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45 Markets of Illustration
A Passion to Illustrate

by John Roman

An overview of the numerous markets that currently exist for illustrators reveals a surprisingly vast and deep pool of potential freelance opportunities. Originally compiled as an aid for my illustration classes at Massachusetts College of Art and Design, Boston, the list catalogs many lesser-known, supplementary markets beyond the traditional, more-populated avenues for illustration assignments. Despite limited budgets in some areas, the demand for quality illustration remains high in many esoteric markets. Illustrators with a passion to earn a living by way of their art are forging new career paths as current economics make “specializing” essential.

A brief inventory of the more familiar venues includes editorial illustration, which has changed dramatically since the “golden days” of Norman Rockwell. Yet, today hundreds of smaller trade magazines still rank as potential clients. Book illustration covers commercial, trade and education, while children’s illustration includes books, but can reach beyond to educational publishing. Also, advertising continues to be a strong base.

Comic book and comic strip illustration are distinct, yet similar fields. The comic book artist will usually work with a team of artists, each providing a specialty to the final comic. Comic books cover much more ground than stereotypical “superheroes.” Non-fiction graphic novels, educational comics, children's comics, self-published and underground “zine” publications and even comic books designed to sell products or promote public issues are prevalent. Comic strip artists work individually or in partnership with another writer or artist. Strips branch into markets such as advertising but most are published/syndicated for newspapers and the Web.

Humorists who enjoy cartooning but are not interested in comic books or comic strips, can find a place in the world of humorous illustration. Humorous art touches editorial, advertising, publishing, computer games and toys and limited-edition prints. Similarly, humorous illustrators with an interest in politics can express their viewpoints through political cartooning. The room on this stage is tight, however, and it's best to start locally if one has hopes to enter the state or national scene.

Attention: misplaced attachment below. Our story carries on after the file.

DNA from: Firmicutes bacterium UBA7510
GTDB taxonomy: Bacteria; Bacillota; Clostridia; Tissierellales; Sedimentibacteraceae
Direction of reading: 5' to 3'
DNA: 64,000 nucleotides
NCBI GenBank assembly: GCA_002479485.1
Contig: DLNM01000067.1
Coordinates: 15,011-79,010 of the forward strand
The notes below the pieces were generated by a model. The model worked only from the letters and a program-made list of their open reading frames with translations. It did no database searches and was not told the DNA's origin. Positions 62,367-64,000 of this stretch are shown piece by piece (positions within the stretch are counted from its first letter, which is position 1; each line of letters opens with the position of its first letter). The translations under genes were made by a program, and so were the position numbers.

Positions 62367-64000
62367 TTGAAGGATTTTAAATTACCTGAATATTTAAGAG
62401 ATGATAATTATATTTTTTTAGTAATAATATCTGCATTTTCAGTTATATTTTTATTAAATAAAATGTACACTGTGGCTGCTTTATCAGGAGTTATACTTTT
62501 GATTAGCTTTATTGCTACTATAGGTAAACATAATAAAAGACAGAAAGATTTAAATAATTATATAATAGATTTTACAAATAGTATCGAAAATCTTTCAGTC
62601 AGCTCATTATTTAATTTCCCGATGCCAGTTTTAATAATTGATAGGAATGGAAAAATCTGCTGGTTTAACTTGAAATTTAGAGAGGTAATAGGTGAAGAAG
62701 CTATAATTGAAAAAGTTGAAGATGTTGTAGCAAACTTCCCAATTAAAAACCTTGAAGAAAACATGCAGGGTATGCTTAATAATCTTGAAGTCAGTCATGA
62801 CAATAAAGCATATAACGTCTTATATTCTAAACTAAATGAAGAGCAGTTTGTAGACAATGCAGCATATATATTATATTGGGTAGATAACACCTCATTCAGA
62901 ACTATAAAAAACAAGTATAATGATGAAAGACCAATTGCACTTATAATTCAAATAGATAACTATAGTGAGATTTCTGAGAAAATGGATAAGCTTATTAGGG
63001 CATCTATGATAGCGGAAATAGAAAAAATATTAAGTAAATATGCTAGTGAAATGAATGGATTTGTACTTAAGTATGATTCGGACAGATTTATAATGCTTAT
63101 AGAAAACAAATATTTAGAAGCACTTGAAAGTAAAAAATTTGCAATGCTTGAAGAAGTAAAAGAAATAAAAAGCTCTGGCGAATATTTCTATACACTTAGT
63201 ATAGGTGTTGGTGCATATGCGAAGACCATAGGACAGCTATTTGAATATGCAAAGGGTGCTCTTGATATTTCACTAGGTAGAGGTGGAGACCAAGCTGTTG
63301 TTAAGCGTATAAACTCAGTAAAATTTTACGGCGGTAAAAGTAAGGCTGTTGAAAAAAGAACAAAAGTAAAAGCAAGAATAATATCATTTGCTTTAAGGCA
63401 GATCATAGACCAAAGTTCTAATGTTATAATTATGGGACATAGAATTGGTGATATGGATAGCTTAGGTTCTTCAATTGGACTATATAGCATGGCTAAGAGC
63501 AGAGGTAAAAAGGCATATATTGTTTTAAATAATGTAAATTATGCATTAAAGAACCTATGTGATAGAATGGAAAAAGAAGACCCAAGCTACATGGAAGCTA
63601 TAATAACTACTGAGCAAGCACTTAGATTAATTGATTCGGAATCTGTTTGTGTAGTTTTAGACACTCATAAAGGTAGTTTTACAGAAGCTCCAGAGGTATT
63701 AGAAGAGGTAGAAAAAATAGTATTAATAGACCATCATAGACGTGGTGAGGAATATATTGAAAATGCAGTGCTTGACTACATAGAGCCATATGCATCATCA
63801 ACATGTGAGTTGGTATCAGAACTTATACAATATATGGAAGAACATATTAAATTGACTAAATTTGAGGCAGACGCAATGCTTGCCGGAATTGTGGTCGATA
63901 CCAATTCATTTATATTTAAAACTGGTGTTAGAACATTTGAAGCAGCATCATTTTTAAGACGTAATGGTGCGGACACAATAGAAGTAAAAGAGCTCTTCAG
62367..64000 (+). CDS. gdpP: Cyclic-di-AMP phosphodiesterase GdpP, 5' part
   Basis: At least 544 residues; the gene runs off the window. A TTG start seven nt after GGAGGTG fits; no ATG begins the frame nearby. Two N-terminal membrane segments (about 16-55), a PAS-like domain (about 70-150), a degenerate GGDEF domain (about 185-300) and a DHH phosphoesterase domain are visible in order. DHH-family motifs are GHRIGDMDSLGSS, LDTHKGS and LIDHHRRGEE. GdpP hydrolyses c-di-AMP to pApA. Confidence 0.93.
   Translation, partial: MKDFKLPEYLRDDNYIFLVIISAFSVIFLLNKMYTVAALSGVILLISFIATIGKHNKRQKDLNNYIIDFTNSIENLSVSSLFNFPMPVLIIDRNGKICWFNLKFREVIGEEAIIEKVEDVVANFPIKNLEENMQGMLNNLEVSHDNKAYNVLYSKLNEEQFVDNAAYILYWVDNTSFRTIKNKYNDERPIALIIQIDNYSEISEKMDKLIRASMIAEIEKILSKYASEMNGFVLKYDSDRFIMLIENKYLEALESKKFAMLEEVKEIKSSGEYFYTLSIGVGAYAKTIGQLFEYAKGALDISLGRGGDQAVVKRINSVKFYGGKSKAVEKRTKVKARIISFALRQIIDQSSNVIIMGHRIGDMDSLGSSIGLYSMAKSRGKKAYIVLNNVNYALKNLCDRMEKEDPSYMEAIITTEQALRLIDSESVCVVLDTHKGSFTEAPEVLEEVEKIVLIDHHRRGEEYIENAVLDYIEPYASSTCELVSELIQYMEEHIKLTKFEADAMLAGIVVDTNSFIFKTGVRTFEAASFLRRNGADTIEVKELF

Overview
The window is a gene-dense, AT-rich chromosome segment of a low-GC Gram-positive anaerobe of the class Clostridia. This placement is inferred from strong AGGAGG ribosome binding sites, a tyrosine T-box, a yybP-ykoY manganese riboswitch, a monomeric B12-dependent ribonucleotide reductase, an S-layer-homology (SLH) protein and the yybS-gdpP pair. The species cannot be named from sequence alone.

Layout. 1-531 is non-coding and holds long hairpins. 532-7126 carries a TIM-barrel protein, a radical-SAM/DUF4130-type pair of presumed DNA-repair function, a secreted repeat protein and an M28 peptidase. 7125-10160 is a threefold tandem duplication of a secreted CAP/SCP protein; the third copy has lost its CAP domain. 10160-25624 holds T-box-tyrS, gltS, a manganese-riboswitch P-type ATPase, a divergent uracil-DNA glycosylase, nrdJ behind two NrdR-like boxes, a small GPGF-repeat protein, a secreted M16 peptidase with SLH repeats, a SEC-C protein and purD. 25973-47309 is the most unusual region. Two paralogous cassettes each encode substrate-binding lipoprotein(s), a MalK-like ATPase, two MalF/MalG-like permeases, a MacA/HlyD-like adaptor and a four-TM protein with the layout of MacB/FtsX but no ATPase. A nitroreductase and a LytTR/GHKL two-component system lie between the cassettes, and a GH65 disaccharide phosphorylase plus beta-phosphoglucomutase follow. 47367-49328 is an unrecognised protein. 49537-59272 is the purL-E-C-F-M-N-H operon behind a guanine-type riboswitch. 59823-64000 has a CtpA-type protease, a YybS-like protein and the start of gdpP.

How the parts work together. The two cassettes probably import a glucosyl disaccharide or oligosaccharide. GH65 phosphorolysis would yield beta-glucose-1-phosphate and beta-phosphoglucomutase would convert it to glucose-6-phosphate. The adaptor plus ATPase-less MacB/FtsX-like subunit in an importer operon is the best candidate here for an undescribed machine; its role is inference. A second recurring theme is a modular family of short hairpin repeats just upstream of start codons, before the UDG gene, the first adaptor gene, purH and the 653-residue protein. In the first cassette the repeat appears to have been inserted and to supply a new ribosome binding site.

One’s imagination sets the limits for fantasy and science fiction. There’s a worldwide hunger for science fiction, fantasy and new-age/spiritual art. Book covers, magazines, graphic novels, video and computer games, tarot cards, astrology products, Halloween art and religious items barely skim the surface of the demand in this ever-growing emporium. An awareness of the trends will make a career in this genre a reality.

Medical illustration is a technically oriented, science-based art, the importance of which is immeasurable. Its production has evolved significantly over the years and the field remains strong. Medical artists also delineate animal biology.

The unique field of archaeological illustration involves traveling to distant lands, living on-site with archaeologists and rendering all aspects of a geological/archaeological dig. Archaeological art may be the right path for those who love to travel, are enthusiastic about history and science, and who wish to blend those interests with their love of drawing. Botanical illustration is an area for artists with a knowledge of and interest in plants and who can accurately and stylistically render flora of all types. The roots of this market reach into several industries.

Biological illustration and marine biology art address separate scientific disciplines. A biological artist details the microcosmic worlds of the plant, animal and insect kingdoms, while a marine artist depicts both the microcosmic and macrocosmic realms of aquatic life. Those who admire and study birds are well aware of ornithological illustration. Accurate and aesthetically illustrated bird life, in all mediums, is sought after by book publishers and research organizations. Animal illustration ranges from technical animal art to all types of animal/pet portraits for the public; it’s also in demand by the science and publishing trades as well as producers of farm and pet products.

Infographic/technical illustration ranges from informational and instructional imagery to “how-to” assembly drawings. Offshoots include 2-D/3-D charts, graphs and diagrams. A separate category of infographics is courtroom presentation art. Unlike traditional courtroom drawings, the graphics produced are used in trial courts to explain complex cases in layperson’s terms. These artists work with medical people, insurance personnel and others servicing the legal profession. Roman
John Roman ( is a freelance illustrator who specializes in technical, architectural and illustrated map art. His clients have included Time, the US National Parks Service, Marriott Hotels, Golf Digest and The Thoreau Society. Roman is also an assistant professor of illustration at Massachusetts College of Art and Design, Boston. He has won many awards from the Society of Illustrators, the American Society of Illustrators and Communication Arts. Roman wrote the Business column.